As businesses eye their economic recovery plans coming out of the COVID-19 pandemic, a new webinar series posted online by the New Jersey Business Action Center is meant to give employers some ideas on how to navigate the recovery.
The six-part series ran from April 20 to May 13, and included the webinars Resources for Nonprofits, Government Procurement: Making Government Your Customer, Technical Assistance Opportunities, Financial Resources, COVID Safety in the Workplace & NJDOL Resources and Lesser-Known Resources Provided by the Government.
In the New Jersey Department of Labor and Workforce Development webinar, businesses get a look at how to implement COVID-19 safety practices, for example. Or they could learn how to access state financial assistance meant to help keep businesses afloat during the pandemic.
The New Jersey Economic Development Authority is overseeing $85 million in relief funds and has awarded $250 million worth of grants, loans and other aid to a combined 55,000 businesses in the past year. It will oversee a $235 million pool of grant funding, which Murphy sought from the Legislature and now awaits his approval.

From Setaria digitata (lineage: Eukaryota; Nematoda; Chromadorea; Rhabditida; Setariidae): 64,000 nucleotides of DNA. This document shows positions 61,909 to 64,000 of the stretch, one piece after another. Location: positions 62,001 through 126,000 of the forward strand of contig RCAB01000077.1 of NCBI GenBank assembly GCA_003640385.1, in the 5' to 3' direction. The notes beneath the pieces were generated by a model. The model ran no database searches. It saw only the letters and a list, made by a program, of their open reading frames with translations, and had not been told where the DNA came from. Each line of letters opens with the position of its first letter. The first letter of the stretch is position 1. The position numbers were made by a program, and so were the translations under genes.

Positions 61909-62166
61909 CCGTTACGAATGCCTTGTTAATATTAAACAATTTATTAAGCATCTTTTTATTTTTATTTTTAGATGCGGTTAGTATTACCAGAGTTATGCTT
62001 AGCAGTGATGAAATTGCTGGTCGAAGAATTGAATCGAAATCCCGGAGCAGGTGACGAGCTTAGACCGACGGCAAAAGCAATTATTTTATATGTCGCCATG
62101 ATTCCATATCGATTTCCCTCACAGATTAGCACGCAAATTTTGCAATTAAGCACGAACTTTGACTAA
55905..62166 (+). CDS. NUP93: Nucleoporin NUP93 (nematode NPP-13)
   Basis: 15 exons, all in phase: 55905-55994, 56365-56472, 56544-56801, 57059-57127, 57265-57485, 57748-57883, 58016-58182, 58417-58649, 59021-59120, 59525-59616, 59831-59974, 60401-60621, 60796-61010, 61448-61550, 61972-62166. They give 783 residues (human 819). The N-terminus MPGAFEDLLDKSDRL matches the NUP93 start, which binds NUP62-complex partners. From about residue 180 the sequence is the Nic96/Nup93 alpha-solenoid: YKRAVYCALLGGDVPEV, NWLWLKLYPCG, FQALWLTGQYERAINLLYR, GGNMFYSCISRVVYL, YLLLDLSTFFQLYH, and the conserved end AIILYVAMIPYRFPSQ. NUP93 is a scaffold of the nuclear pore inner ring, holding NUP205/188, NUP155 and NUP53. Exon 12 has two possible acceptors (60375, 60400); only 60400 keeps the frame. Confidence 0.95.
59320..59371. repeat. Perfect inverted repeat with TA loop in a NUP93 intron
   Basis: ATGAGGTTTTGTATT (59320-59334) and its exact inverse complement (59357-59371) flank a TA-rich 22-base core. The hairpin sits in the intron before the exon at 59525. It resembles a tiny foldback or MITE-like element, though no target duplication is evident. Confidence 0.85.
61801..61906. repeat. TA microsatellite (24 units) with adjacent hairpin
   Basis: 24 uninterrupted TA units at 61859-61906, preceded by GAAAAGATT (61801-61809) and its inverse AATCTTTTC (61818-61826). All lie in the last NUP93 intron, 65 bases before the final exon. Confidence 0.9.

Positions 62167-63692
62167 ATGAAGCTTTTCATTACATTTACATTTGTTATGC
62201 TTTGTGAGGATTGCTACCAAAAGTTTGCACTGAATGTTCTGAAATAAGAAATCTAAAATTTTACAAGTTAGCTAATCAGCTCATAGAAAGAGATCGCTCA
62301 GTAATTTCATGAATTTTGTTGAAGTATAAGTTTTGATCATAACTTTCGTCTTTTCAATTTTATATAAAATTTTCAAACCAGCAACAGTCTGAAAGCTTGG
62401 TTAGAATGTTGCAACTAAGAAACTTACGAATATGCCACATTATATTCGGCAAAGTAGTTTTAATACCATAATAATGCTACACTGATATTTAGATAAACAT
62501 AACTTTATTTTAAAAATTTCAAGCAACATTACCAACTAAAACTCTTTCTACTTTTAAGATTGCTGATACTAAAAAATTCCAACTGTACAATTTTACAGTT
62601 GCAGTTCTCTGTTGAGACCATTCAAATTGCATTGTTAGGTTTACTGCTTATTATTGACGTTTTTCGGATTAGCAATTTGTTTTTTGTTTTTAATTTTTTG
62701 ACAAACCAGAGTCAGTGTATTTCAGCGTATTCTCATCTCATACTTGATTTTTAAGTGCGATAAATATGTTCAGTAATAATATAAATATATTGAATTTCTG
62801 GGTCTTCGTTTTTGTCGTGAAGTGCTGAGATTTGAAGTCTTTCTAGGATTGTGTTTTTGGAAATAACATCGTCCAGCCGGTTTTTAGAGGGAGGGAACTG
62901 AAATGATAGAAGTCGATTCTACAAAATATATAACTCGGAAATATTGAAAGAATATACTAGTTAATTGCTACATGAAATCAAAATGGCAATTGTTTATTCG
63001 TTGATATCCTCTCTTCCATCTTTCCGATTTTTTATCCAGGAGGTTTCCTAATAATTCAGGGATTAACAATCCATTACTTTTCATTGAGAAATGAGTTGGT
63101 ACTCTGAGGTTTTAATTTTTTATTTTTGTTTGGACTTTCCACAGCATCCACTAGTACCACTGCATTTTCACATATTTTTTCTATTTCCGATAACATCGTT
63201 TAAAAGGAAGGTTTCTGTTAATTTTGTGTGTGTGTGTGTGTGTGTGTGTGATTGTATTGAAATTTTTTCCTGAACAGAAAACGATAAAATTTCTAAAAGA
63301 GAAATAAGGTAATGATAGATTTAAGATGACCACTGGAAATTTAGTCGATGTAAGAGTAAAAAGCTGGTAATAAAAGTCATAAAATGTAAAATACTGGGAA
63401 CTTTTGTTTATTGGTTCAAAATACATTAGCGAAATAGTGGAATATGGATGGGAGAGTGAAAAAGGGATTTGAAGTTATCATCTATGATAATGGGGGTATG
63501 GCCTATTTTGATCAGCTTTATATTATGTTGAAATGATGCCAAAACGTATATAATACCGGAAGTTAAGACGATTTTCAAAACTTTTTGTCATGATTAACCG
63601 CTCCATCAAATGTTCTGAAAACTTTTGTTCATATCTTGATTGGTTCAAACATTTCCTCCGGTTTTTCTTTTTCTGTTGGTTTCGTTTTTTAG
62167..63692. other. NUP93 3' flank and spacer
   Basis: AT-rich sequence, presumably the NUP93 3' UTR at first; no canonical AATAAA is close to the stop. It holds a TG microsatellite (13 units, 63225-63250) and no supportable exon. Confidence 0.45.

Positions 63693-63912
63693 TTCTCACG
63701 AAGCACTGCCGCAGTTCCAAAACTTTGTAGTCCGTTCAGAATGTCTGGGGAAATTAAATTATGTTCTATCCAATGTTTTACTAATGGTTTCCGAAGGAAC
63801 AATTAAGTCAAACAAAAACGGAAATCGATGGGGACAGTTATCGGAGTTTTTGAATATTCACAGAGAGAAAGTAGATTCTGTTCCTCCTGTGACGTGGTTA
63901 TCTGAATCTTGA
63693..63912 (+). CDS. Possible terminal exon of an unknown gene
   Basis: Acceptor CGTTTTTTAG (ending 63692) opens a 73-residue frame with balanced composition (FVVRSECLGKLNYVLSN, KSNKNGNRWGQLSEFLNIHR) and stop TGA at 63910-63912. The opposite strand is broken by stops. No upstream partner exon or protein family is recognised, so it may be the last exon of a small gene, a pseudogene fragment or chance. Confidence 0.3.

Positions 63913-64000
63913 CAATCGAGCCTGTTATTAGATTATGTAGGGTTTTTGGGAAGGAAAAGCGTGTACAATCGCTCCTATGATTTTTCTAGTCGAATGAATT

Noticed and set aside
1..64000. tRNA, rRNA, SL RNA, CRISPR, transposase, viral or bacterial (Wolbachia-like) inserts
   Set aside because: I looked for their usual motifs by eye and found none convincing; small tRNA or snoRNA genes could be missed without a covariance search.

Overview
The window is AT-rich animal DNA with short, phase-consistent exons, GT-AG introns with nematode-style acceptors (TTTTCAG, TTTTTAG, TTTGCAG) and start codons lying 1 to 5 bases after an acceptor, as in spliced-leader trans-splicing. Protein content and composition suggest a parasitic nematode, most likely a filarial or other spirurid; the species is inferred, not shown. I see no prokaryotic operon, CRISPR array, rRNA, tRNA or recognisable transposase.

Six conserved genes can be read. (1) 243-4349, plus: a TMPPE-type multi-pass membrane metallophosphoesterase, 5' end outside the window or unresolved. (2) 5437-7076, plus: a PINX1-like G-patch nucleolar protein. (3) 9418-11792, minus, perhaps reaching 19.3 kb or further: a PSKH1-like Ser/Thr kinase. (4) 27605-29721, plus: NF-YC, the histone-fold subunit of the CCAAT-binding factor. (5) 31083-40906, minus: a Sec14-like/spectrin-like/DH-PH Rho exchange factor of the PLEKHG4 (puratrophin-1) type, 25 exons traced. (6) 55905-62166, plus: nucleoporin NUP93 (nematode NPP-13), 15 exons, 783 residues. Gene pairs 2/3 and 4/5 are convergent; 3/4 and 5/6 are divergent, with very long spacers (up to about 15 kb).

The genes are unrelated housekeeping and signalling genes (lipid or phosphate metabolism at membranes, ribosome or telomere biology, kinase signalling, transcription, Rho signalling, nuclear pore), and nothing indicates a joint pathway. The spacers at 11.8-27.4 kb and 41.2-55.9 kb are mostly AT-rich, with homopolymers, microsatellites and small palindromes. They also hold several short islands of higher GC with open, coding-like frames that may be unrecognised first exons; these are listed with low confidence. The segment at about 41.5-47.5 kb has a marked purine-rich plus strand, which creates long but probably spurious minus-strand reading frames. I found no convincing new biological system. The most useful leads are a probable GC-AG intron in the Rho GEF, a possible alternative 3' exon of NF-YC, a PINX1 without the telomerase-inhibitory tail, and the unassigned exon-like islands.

Other tax breaks for businesses to soften the economic blow of the pandemic are also moving the state Legislature.
“We were thrilled with the response to our virtual ‘Resources for Recovery’ series,” reads a statement from Melanie Willoughby, executive director of the NJBAC. She estimated a turnout of more than 400 New Jersey businesses.
Virtually all COVID-19 restrictions on businesses have been lifted over the past month: reduced capacity and social distancing requirements are no longer in effect for vaccinated patrons or in private offices. But those who hadn’t gotten the vaccine are generally required to still wear a face-covering indoors. And employers are asked to be accommodating for workers that still need to work from home.
Hiring shortages, nonetheless, threaten to derail or at least drag out the recovery for many businesses, especially in the restaurant, retail and hospitality sectors which make up a sizable chunk of the Jersey Shore summer tourism economy.